Experts to Speak Out Against Ohio Republicans' Anti-Trans Youth Bill Thursday

The American Academy of Pediatrics recommends gender-affirming medical care for transgender youths.

Feb 17, 2022 at 8:59 am
click to enlarge Opponents of Ohio's anti-trans bill say teenagers should be able to have gender-affirming care. - photo:, via Nappy
photo:, via Nappy
Opponents of Ohio's anti-trans bill say teenagers should be able to have gender-affirming care.

A hearing will be held Feb. 17 on a bill which would ban gender-affirming health care for transgender youth. The Save Adolescents from Experimentation Act, also called the SAVE Act, would ban Ohio doctors from prescribing puberty blockers, cross-sex hormones and surgeries to those younger than age 18.

Proponents argued vulnerable youths confused about their gender are becoming the subjects of irreversible and drastic procedures.

Eliana Turan, board member of the LGBT Community Center of Greater Cleveland and a transgender woman, said they are pushing a false narrative of youths in crisis.

"Let's say you're a 16-year-old old trans kid. In most cases, you're not going to be walking into a doctor's office and then walking out with a bunch of irreversible body modifications," Turan contended. "That's just simply not the standards of care in Ohio. I don't think anyone's trying to push for that."

The American Academy of Pediatrics recommends gender-affirming medical care for transgender youths. The SAVE Act will have its first hearing with proponent testimony in the Families, Aging, and Human Services Committee.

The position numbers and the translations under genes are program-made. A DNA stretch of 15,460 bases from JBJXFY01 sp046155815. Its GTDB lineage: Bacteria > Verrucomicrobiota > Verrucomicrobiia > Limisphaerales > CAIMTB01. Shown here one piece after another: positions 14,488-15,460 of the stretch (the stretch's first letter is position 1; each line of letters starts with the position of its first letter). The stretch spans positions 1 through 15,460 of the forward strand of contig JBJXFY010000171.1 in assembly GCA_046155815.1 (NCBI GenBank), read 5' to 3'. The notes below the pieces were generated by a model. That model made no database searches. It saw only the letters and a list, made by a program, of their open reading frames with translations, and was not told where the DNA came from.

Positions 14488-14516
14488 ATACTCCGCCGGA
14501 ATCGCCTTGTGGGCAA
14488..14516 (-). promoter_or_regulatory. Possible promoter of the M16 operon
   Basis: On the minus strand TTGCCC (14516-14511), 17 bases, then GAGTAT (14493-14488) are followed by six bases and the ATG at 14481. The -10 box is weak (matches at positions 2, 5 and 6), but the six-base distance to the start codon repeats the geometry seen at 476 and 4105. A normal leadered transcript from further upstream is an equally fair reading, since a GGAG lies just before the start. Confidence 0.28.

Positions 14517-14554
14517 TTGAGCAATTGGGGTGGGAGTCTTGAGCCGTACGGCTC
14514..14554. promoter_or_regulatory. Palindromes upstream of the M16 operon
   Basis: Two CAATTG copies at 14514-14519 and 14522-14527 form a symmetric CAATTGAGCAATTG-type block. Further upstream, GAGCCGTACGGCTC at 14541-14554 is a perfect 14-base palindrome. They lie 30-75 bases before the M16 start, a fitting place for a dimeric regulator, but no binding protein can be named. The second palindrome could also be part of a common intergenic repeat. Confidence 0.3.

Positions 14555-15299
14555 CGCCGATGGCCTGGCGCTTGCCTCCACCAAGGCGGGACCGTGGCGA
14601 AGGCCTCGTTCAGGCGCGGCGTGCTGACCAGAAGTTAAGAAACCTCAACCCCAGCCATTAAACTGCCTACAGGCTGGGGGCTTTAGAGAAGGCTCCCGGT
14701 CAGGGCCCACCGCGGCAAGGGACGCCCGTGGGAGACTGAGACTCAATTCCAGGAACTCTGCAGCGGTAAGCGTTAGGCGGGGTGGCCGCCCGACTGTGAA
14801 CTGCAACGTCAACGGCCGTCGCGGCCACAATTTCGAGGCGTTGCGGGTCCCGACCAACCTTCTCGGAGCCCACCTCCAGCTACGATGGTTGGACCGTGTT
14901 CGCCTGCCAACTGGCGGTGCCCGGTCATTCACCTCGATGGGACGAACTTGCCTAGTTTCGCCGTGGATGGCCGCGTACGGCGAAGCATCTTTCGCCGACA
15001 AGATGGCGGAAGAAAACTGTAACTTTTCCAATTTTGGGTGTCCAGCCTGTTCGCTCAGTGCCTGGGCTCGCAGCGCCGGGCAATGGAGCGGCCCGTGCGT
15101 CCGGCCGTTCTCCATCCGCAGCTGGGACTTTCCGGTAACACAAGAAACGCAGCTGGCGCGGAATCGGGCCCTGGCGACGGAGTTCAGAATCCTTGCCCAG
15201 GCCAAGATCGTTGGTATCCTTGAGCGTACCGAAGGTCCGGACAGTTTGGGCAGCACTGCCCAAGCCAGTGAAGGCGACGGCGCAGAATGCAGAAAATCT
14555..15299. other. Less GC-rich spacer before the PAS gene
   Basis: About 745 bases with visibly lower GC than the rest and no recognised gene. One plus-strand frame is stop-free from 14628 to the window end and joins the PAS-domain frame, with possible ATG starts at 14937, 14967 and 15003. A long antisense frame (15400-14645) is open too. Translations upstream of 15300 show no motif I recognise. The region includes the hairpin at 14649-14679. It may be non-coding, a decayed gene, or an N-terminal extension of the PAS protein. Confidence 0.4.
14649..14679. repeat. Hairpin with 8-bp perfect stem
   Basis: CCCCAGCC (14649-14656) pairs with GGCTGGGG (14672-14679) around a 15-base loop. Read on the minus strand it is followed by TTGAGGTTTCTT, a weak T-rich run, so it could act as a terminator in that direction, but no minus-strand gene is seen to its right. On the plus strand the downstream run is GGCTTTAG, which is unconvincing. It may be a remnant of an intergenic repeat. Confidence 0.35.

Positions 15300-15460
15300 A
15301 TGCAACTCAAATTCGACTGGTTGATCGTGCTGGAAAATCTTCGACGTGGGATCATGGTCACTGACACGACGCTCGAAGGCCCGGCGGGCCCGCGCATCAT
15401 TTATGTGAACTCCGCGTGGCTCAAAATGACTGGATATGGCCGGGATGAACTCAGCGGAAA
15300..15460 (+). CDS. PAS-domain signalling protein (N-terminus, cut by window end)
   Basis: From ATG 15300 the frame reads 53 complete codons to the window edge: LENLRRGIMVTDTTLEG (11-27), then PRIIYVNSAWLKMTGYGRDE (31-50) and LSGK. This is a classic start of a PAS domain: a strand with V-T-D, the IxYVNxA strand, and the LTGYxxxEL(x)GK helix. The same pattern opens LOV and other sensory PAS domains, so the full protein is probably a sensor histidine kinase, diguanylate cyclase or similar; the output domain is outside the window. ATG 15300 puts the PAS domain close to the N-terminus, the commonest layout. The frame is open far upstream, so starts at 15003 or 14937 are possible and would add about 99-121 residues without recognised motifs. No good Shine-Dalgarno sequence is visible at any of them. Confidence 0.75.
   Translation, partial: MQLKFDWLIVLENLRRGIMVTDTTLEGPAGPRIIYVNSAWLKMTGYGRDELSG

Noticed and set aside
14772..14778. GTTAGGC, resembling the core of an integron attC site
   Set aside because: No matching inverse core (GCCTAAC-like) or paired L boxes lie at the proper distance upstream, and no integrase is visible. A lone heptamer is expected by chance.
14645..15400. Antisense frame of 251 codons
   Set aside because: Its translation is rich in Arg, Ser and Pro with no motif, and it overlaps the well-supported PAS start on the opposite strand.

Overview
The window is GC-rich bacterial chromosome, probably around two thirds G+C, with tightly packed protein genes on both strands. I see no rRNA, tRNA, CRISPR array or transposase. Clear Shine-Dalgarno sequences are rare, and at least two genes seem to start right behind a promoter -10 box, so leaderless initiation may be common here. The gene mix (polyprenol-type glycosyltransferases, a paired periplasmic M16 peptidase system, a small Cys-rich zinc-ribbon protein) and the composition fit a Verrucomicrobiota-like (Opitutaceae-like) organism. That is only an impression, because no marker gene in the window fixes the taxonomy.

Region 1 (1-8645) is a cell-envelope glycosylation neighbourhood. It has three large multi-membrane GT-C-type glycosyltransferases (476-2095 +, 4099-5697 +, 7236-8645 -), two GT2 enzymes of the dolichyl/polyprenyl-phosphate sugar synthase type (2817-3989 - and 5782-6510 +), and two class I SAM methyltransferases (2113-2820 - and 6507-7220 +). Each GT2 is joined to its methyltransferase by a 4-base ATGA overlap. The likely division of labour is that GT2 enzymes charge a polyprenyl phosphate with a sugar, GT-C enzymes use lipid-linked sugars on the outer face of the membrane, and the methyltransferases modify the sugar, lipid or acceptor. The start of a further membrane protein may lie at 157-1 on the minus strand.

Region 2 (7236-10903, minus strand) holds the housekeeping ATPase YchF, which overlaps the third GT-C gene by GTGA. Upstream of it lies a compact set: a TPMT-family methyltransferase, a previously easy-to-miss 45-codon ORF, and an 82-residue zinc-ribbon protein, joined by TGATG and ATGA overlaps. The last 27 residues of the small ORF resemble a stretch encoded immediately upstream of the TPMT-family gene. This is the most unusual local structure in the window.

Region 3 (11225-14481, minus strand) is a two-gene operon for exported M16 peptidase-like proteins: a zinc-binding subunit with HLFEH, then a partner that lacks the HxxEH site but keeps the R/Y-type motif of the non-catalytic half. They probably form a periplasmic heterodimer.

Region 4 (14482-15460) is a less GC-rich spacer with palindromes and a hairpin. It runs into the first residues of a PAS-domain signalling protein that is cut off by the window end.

Maria Bruno, public policy director for Equality Ohio, said such a ban would take control away from doctors, counselors and parents, and would harm the mental well-being of transgender and nonbinary youth.

"The basic premise is that trans youth are just in a phase that they will grow out of," Bruno explained. "That is just not how the science and the research shows this to work. Actually, trans-affirming medical care decreases suicidal ideations."

The SAVE Act has two sponsors and two dozen co-sponsors, all Republican. Turan asserted as an Ohioan, she believes elected officials should be focusing on important issues.

"As a military veteran who served for six years in uniform during the 'don't ask, don't tell' era, this is not an example of the freedom and protection that I worked so hard to afford to my neighbors," Turan remarked. "It certainly isn't the way that we should be treating our trans neighbors. "

An Arkansas ban passed last year is temporarily paused pending a legal challenge. Similar bills have been introduced in more than 30 other states.

This story was originally published by Public News Service and is republished here with permission.

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